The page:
Last week, the White House finally confirmed that United States President Donald Trump would indeed be making his first South-east Asia voyage since taking office in January, with stops in Vietnam and the Philippines to attend regional summits as part of a broader Asia trip in November.
Though Mr Trump's attendance at these meetings next month is itself an important symbolic indicator of his administration's commitment to South-east Asia, he and his team will also need to address some substantive concerns around US policy as he prepares for his first Asean trip.
Contrary to some of the doomsday scenarios painted by some at the outset, Mr Trump's record on South-east Asia so far has been more mixed. Worrying initial moves like the withdrawal from the Trans-Pacific Partnership (TPP) trade pact were followed by quick and robust engagement of key allies and partners, including White House visits granted for the leaders of Vietnam, Malaysia, Thailand and Singapore so far.
Yet as Mr Trump touches down in South-east Asian capitals next month, the bigger question he and his team will have to address beyond these individual developments is what, if anything, they all add up to in terms of the administration's approach to the sub-region and how it fits into its broader foreign policy.
The question is a fair one. With so much uncertainty still lingering over everything from key senior personnel to the shape of the administration's domestic agenda, it is difficult to predict with any kind of certainty where Washington will end up in terms of its regional approach. This is particularly true with respect to South-east Asia, which has traditionally occupied a marginal position in wider US global strategy.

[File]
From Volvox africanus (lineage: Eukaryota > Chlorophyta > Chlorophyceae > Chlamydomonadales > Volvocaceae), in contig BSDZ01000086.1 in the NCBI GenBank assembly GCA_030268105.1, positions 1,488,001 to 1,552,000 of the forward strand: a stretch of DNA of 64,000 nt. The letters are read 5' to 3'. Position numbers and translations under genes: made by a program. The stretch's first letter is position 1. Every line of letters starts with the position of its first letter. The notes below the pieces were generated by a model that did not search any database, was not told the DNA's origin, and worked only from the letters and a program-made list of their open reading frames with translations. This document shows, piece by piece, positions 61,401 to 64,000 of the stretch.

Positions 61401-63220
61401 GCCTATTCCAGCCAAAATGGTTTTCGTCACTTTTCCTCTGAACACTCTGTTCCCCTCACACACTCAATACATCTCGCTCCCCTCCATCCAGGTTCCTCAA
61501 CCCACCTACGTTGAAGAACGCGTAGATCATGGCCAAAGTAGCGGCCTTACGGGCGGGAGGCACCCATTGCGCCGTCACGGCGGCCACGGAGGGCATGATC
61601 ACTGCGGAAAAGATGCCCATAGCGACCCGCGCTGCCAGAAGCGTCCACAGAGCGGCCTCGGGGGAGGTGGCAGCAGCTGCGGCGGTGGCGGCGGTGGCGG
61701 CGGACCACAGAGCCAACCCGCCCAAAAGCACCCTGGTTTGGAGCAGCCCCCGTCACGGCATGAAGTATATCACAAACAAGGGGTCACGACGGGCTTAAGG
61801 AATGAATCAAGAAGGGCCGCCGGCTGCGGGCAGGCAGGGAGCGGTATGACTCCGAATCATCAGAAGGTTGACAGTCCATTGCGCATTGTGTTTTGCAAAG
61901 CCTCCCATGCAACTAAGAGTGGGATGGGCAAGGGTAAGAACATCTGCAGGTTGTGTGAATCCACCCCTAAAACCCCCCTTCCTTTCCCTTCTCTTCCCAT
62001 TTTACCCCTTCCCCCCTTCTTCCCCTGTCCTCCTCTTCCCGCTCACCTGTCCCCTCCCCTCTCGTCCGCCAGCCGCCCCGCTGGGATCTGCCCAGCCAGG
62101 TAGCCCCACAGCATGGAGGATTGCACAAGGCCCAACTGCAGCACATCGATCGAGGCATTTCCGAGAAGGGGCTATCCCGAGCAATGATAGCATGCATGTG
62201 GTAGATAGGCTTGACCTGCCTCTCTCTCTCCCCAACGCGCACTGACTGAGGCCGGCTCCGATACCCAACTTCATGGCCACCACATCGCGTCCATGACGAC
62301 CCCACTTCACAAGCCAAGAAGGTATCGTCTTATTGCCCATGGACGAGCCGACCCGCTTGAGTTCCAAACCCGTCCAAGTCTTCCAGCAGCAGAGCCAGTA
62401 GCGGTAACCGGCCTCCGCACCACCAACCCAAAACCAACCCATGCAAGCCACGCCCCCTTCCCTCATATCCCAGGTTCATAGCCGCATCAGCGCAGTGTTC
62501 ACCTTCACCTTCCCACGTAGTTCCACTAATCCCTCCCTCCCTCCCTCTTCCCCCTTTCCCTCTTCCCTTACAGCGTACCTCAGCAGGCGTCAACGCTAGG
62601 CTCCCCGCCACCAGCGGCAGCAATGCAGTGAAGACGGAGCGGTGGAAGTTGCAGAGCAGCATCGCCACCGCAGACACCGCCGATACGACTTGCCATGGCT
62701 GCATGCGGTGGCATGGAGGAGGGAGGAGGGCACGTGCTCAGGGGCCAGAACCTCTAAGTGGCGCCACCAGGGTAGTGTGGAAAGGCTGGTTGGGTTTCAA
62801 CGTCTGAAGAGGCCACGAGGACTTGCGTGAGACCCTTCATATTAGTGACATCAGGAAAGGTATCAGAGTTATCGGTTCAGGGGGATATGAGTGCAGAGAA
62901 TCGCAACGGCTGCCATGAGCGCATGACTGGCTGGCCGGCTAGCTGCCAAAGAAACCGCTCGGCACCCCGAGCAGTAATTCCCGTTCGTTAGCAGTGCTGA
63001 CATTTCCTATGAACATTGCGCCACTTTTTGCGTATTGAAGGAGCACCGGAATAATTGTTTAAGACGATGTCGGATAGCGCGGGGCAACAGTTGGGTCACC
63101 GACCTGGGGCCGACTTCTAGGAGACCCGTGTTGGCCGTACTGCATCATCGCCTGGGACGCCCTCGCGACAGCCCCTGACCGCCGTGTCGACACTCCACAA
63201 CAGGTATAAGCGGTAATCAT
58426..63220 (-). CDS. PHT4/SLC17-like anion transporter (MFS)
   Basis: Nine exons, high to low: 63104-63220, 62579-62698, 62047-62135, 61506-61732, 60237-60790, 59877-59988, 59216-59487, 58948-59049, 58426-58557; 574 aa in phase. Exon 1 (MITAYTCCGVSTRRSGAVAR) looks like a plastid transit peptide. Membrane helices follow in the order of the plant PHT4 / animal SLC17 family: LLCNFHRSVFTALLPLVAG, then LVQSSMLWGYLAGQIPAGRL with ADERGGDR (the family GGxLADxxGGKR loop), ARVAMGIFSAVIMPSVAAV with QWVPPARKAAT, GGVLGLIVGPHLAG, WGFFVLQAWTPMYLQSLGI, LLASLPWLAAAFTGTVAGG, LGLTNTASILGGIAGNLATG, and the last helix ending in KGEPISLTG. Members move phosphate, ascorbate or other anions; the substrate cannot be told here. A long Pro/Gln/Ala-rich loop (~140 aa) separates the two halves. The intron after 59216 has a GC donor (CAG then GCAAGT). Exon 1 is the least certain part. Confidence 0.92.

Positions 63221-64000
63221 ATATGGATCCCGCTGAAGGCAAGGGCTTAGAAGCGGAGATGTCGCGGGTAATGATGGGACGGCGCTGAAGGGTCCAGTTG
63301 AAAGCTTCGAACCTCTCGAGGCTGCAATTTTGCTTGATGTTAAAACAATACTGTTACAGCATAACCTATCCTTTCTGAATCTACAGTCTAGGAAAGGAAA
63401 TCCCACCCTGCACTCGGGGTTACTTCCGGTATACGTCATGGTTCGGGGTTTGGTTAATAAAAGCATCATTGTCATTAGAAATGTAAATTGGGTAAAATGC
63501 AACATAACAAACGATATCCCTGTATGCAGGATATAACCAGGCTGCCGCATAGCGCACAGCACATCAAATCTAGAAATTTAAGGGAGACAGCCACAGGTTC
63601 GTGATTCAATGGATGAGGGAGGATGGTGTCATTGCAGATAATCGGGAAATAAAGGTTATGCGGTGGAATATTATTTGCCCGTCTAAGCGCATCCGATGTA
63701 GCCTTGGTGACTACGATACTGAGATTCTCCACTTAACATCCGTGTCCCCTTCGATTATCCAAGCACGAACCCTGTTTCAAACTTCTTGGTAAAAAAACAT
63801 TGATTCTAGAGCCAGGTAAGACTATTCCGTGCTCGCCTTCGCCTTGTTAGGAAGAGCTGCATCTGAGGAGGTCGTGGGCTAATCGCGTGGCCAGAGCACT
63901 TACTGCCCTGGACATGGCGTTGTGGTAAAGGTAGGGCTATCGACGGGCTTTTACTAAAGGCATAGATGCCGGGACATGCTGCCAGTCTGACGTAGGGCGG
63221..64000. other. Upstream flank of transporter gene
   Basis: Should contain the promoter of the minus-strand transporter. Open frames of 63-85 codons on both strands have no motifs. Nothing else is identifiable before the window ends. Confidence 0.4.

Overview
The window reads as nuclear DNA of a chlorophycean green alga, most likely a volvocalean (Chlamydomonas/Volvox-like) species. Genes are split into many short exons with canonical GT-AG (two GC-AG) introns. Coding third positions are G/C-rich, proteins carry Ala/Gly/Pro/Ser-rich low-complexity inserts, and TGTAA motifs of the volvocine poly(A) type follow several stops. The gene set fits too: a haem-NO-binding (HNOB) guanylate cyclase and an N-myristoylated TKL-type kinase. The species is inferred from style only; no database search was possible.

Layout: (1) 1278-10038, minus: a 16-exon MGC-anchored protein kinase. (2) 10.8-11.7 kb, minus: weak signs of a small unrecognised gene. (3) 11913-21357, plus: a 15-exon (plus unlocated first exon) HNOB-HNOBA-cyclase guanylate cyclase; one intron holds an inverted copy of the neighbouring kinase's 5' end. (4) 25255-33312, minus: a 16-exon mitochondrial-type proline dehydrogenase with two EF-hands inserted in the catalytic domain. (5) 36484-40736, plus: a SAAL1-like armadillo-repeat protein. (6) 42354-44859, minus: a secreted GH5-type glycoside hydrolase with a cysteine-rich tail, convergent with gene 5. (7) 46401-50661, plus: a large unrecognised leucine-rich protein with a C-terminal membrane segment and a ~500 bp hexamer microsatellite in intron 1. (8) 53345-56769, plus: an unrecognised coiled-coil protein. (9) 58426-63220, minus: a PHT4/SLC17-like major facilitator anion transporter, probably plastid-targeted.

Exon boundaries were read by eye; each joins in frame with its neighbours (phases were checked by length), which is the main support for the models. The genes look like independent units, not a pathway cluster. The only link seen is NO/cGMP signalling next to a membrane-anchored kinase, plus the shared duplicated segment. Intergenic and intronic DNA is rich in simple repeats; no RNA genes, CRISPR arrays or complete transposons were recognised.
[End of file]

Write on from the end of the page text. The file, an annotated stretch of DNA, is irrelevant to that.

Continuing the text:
Though it is still early days, what we have seen so far also leaves much to be desired. On the economic side, by hastily withdrawing from the TPP so early on and signalling a strong protectionist stance, the Trump administration has missed a valuable opportunity for the United States to engage the sub-region and left a huge void that it has yet to fill. Administration officials continue to insist that there are legitimate issues of fairness in trade that need to be addressed candidly with South-east Asian states, and that there might be other ways to preserve the gains made through TPP, including through several bilateral deals. But that misses the broader point. By framing economic issues in a bilateral, transactional way, the Trump administration is sending a message to the region that it is thinking small, just as Beijing is beginning to think bigger.